- Your profit account: this is your celebration account: bonus money that does not go back into your business or get used for your personal expenses
Once you have these sub-accounts set up, each and every time you receive a payment (advance or balance), transfer the funds (if necessary) to your Income Account.
From there, transfer:
- 25% of the payment amount into your COGS account
- 35% of the payment amount into your O&GE account
- 15% of the payment amount into your tax account
- 20% of the payment amount into your Owner’s compensation account
- 5% of the payment amount into your profit account
Then, pay for your COGS out of your COGS account, your O&GE bills out of your O&GE account and your personal expenses out of your Owner’s compensation account.
Yes, there will be times when you need to transfer money from your owner’s compensation account or profit account to cover your COGS or O&GE. And yes, 20% of your deposits may or may not cover the salary you worked out in the math formula above.
The point to having this system in place is that it lets you know how your business is doing and if your pricing is where you need it to be.
Don’t touch the funds in your tax account and use this money to pay your quarterly installments (as advised by your bookkeeper and/or accountant), and try not to touch the funds in your profit account.
Saving money is an important discipline to start implementing as a behavioral pattern sooner rather than later. If you find you’re unable to set aside 5% from each deposit, start with 1% and then add another 1% when you can, until you reach 5%.
Use this money for celebrations or to treat yourself at planned times with planned items. Or try to exercise self-discipline and watch this profit sub-account grow. As Albert Einstein once said:
“Compound interest is the eighth wonder of the world. He who understands it, earns it … he who doesn’t … pays it.”
Once you become familiar with money, you’ll learn that it’s very psychological. Seeing your savings grow even at 1% increments creates a very pleasant feeling. Keeping money in a different account somehow stops you from wanting to spend it as you might do if it was just left floating in one master account.
There are endless theories on money management, and one of them is to pay yourself first. By allocating your 20% to your Owner’s compensation first, and then the 15% to your taxes, and then forcing yourself to make due with whatever’s left over for COGS and O&GE will force you to rethink the amounts you’re paying for your Photoshoot-related items, equipment and bills.
Of course, you should never cut corners to sacrifice the quality of the products and services you deliver as that will eventually affect the amount of money coming in and the ultimate success of your business.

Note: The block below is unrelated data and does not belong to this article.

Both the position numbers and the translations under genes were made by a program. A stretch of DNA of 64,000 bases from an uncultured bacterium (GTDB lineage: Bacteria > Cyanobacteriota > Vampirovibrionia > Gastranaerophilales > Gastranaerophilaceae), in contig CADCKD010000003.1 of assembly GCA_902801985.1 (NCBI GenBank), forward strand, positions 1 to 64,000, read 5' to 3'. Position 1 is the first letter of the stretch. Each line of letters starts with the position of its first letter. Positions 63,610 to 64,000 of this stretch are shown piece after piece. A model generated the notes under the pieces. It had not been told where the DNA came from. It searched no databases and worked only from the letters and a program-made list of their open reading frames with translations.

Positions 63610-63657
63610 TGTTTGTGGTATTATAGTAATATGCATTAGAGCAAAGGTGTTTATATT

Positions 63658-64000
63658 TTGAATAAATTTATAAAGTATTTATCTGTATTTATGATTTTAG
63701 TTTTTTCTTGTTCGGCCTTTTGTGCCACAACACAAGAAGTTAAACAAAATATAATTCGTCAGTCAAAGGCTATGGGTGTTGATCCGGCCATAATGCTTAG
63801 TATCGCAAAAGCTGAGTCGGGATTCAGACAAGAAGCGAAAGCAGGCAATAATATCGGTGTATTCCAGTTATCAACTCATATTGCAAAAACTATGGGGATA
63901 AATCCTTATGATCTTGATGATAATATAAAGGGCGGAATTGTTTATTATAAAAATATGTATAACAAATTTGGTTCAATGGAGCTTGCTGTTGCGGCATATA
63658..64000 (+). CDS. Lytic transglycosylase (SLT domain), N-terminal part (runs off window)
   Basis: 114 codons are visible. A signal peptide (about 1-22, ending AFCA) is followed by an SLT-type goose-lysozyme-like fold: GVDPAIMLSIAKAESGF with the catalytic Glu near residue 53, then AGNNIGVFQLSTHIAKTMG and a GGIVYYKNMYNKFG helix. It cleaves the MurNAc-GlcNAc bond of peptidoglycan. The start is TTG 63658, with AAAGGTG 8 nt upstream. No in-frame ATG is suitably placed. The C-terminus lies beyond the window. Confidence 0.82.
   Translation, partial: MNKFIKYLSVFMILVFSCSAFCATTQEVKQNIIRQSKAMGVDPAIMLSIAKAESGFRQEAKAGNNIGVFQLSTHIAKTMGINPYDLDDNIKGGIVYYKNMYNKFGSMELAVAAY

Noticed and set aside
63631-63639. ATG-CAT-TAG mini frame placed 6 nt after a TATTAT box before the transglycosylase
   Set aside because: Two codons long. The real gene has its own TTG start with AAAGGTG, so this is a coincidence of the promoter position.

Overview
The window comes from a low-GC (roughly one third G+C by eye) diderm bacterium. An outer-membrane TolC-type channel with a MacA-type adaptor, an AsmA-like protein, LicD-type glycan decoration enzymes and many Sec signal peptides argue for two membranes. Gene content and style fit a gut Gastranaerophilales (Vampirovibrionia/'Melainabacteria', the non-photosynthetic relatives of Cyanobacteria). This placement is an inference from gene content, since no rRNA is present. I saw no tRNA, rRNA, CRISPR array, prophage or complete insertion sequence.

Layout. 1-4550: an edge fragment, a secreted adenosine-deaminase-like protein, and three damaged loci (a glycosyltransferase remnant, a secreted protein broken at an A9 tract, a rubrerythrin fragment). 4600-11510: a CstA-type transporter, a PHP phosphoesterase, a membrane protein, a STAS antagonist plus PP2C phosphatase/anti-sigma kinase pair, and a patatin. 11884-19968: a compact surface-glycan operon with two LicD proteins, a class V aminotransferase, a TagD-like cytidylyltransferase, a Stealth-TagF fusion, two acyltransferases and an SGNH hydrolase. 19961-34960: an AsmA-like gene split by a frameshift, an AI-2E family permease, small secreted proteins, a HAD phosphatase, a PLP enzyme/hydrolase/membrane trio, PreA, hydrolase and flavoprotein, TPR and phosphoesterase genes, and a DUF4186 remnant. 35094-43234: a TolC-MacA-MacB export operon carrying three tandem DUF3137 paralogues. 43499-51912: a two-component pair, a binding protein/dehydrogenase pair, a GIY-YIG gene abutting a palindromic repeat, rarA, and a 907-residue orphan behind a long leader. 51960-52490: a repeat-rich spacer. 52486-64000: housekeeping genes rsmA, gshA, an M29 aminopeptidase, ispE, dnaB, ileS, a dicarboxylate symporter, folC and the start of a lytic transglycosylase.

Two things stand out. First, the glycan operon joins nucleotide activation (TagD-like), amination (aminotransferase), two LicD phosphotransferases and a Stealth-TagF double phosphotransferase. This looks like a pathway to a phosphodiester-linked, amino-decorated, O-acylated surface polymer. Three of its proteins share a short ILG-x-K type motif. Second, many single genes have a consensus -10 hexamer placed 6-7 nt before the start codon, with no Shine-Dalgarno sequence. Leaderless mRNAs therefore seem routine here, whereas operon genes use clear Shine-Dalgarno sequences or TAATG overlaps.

Now let’s talk about budgeting.
Budgeting is an important skill for a business owner to master. It is much easier to budget if you know exactly how much money you will earn in each month, and as freelancers, this rarely happens.
Moreover, photography tends to be a seasonal business. You’ll have your busy months and less busy months, depending on the type of Images you offer.
This is where the percentage amounts for your sub-bank accounts come in handy:
If you receive a large Session fee, stick to the percentages, even if the COGS related to this particular Photoshoot do not tally up to 25%, and 35% of this big paycheck greatly exceeds your O&GE. By keeping that money in those sub-accounts, it will be there for the offseason.
While it’s more difficult to budget on predictions, it’s even more important to do so. Budget down to the last dollar you hope will come in for your COGS, O&GE and personal expenses. You can create your monthly budgets on a separate sheet within your Spending Log, COGS and O&GE spreadsheet.
A sample budget might look like this:
It is worth mentioning here that you should learn and implement a system that works for you. Maybe you like using an adding machine or abacus (today, the stand-alone calculator that isn’t also a phone), pen, pencil or budgeting app. Use what you like and what you’re most comfortable with so that the process is something you will enjoy more and maybe even look forward to.
(If you would like a copy of our Budget Template in Google Sheets or Excel format, please email us at: firstname.lastname@example.org with the subject line Templates, and we’ll be happy to send one along!)
While we’re on the subject of budgeting, as a business owner the other skill you’ll want to master is budgeting your time.
There are several apps, theories and blog posts about time management. We find that an effective way to manage all the things you will get to do in terms of running your business is to set aside an hour or so every Friday or Saturday (just some time before the next week starts) and look at your week ahead and the tasks you get to accomplish.
In essence, plan your next week, not your next day. This will allow you to set aside blocks of time, say 2 hours every morning responding to emails and social media posts/comments, 3 hours every afternoon working on your marketing and sales, 2 hours each evening planning and thinking about where your business is going.
The point is if you schedule this way, you can remain flexible and shift things around as the week progresses and days get away from you (it happens). This is much more motivating than just transferring your leftover activities you didn’t get to onto the next day’s list and then the next day’s, then the next day’s and so on.
Again, do this in an app, your Gmail calendar, a day timer, or printable loose-leaf paper that you hole punch and keep in a three ring binder. Use whatever method is most appealing to you.
Alright. Now we have an idea of how much we’d like to charge and how often we’d like to shoot based on our expenses. Excellent. Now it’s time to figure out exactly who we’re going to charge to Photograph.